After the scan tool has completed reading the live data, you should record it. Sometimes, the scanner will give you detailed information, but you will have to take note of the codes and look for an explanation online later.

If you don’t desire to leave the check engine light on, you can use the automotive diagnostic scanner to clear the warning light.

Related article: Easy ways to pass the OBD2 emissions test

Step 4: Interpret the data

When you’re done reading and recording the data, the next step is to interpret the data. The codes can be confusing, and you will need a scanner to translate them into words. There are numerous ways that you can apply to interpret codes, and some of them include:

  • Read the data straight from the automotive code reader. Not all code readers will interpret the codes for you. Usually, advanced scan tools are the ones that interpret error codes. However, most scanners will give you a basic idea of what the codes mean.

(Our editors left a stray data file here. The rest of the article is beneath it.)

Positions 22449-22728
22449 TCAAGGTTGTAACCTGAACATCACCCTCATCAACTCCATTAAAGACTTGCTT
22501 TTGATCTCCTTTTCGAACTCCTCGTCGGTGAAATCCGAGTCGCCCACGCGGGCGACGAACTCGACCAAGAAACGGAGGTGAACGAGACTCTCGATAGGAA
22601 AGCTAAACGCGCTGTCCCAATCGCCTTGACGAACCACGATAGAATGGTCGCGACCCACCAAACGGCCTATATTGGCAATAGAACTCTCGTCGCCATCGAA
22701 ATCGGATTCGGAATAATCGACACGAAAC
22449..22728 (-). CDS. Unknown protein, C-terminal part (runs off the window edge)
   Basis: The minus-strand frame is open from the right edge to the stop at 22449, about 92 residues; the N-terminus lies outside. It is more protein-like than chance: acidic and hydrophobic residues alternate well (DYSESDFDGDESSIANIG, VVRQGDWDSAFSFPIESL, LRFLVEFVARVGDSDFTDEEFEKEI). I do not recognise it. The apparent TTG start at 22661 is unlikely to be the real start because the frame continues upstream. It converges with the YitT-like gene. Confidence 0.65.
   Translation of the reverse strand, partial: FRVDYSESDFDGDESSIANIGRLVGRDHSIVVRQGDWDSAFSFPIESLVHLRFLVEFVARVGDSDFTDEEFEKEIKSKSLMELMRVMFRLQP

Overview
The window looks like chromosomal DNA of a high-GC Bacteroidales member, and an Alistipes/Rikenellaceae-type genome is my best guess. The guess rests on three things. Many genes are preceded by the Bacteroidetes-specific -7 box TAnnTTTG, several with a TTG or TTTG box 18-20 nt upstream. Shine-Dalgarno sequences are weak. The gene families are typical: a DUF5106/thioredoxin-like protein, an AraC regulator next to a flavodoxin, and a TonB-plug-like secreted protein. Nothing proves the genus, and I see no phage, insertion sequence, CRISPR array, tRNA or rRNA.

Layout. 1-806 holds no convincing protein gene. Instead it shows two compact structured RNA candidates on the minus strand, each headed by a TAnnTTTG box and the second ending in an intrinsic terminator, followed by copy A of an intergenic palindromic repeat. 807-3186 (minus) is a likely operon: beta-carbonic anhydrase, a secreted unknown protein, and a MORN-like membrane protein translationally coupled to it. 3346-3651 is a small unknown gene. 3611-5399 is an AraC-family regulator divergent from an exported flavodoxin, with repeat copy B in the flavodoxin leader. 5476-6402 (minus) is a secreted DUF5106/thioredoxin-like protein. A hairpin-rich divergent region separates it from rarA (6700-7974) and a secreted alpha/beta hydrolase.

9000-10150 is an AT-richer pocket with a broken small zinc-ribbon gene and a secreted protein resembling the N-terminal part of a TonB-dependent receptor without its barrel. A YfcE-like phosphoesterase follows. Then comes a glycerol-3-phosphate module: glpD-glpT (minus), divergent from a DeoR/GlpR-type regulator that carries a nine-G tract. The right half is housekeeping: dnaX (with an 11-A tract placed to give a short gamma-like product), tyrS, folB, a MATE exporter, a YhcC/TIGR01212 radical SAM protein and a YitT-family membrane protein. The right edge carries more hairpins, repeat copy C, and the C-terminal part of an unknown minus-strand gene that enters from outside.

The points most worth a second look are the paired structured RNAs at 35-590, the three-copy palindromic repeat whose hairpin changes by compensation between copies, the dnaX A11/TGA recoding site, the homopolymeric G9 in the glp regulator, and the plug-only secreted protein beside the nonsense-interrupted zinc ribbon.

• Secondly, you can search online for the trouble codes. Just enter the code online (manufacturer’s website), and it will give you detailed information on the meaning of the error codes recorded.
  • You can also use specialized software to interpret codes. Some third-party computer programs can download error codes from the OBD ii scanner and read the information straight from laptops or desktops.

First Character Meaning

P – Powertrain Codes
C – Chassis Codes
U – User network & Wiring Codes
B – Body Codes

Second Character Meaning

0 – Generic Code
1 – Manufacturer-Specific Code

Third Character Meaning

1 – Fuel & air metering
2 – injector circuit
3 – Ignition systems/misfires
4 – Auxiliary emission controls test